But before we could meet the cousins and nephews and nieces for lunch, we had to gather as brothers and sisters with our mom to honor the fallen, our Daddy and our brother, who have gone on to their greener pastures.  What folks need to know is that this cemetery visit to Daddy’s memorial was not a grief-stricken affair.  We laughed and cut up, certain that Daddy would approve much more of  merriment than of sorrow.

Yes, this was a time to remember and celebrate, a solemn place where the grave’s headstone stands as a sturdy reminder of God’s presence and action in our lives.

We will remember–Dare we not?

Saturday, Sep 8 2012 

Six years to date I posted this piece. Little Sadie is grown into a big ol’ girl, almost 50 pounds. But dogma still abounds!


sadie-lynn.jpgNo, of course, the word dogma has nothing to do with puppy dogs. But that pic of Sadie the Dog when she was a baby puppy was just too cute to resist. Besides, when I was a kid and ran into the word dogma, I always wondered what it had to do with the canine species.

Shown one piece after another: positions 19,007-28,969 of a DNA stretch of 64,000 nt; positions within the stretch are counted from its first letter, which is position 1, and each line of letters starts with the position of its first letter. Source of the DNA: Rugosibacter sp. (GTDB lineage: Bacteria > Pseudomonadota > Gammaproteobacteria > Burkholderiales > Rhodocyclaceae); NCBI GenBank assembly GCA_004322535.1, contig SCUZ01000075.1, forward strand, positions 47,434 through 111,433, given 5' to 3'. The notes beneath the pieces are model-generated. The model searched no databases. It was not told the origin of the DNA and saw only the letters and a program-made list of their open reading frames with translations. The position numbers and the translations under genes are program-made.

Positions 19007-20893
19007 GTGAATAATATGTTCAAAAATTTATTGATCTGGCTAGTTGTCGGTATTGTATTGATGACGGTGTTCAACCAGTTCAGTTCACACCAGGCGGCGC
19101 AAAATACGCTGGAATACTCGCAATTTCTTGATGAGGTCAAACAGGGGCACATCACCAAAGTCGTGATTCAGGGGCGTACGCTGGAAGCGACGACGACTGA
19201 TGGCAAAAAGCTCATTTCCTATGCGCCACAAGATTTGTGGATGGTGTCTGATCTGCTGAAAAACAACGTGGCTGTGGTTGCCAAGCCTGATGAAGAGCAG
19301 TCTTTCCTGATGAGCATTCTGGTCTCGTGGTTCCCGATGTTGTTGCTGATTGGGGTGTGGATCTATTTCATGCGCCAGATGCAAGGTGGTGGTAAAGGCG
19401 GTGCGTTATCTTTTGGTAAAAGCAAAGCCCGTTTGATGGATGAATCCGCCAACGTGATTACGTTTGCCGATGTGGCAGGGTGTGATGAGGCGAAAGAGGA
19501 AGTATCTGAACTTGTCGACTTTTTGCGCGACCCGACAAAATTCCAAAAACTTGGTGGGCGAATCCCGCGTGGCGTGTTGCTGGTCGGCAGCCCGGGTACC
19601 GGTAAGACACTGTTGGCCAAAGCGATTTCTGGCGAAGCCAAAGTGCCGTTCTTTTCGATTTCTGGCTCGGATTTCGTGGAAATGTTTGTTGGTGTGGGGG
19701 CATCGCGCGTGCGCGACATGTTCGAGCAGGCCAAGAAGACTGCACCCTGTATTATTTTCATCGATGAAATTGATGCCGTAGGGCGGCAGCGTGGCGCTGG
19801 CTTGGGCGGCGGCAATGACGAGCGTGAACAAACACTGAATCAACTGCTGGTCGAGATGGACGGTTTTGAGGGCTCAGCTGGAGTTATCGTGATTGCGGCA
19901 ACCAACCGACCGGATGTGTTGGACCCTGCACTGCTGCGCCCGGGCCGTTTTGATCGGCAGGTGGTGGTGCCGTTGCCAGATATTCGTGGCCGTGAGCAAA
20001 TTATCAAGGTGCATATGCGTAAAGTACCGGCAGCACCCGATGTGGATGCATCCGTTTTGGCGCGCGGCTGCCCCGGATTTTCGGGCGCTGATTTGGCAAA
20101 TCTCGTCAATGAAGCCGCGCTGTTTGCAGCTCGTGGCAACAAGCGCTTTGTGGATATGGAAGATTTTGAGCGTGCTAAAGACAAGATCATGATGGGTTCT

But lately as an adult, I was prompted to consider what that word means because a famous reader of my blogs, Professor Emeritus of Rhetoric at the University of Louisiana-Lafayette and my former grad. school advisor and still-mentor, Dr. Ann Dobie, read some of my recent postings on religious and denominational dogma. (Read Ann’s comment # 2 on my August 31 posting to this blog on the word backslide.) Ann was obviously interested in my observations, to the point that she privately asked me in email what I meant when I…

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An Audacious Proposal: The Perpetual Monday Holiday and the 4 Day Work Week Monday, Sep 3 2012 

Blue Monday: No fun at all.

This Labor Day holiday weekend, coupled with the hurricane’s disruption, resulted in extended time away from the office–several days, all told.

Strangely, I don’t feel farther behind that I’ve missed these days of work and the busy-ness thereof.  In fact, I feel

ironically that I’m farther ahead, because my mind and my bones are relaxed and recreated by the idle hours.

In consideration thereof, let me propose that Monday henceforth be perpetually declared a holiday.  Life is too short otherwise: Monday must go!